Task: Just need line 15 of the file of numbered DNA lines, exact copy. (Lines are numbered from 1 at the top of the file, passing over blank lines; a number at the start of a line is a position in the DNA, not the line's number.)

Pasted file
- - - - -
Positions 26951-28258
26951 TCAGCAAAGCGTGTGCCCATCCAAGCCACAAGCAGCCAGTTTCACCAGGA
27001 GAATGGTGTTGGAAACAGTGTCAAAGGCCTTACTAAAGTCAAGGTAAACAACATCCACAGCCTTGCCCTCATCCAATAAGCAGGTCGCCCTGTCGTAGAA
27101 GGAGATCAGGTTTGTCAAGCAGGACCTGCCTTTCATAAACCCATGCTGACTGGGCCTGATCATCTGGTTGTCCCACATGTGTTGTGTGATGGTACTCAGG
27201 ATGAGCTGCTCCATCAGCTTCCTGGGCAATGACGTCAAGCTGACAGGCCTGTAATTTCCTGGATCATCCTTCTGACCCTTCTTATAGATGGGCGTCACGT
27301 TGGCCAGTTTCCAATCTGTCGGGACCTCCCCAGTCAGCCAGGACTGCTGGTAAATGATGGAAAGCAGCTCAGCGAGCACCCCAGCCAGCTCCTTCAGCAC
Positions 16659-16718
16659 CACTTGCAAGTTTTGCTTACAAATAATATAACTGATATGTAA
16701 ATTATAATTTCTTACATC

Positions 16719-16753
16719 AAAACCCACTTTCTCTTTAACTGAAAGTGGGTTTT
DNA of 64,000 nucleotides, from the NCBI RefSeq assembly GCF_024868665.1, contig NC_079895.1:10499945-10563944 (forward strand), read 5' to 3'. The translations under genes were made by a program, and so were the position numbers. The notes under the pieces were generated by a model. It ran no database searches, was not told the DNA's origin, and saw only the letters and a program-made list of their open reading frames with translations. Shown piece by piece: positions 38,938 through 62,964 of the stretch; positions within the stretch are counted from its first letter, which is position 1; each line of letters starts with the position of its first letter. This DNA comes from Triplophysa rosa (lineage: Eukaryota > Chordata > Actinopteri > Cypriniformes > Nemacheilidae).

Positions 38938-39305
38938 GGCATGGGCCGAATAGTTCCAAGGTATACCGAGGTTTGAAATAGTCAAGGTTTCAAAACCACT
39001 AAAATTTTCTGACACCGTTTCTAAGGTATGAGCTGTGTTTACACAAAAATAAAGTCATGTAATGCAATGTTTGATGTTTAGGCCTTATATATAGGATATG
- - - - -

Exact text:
39001 AAAATTTTCTGACACCGTTTCTAAGGTATGAGCTGTGTTTACACAAAAATAAAGTCATGTAATGCAATGTTTGATGTTTAGGCCTTATATATAGGATATG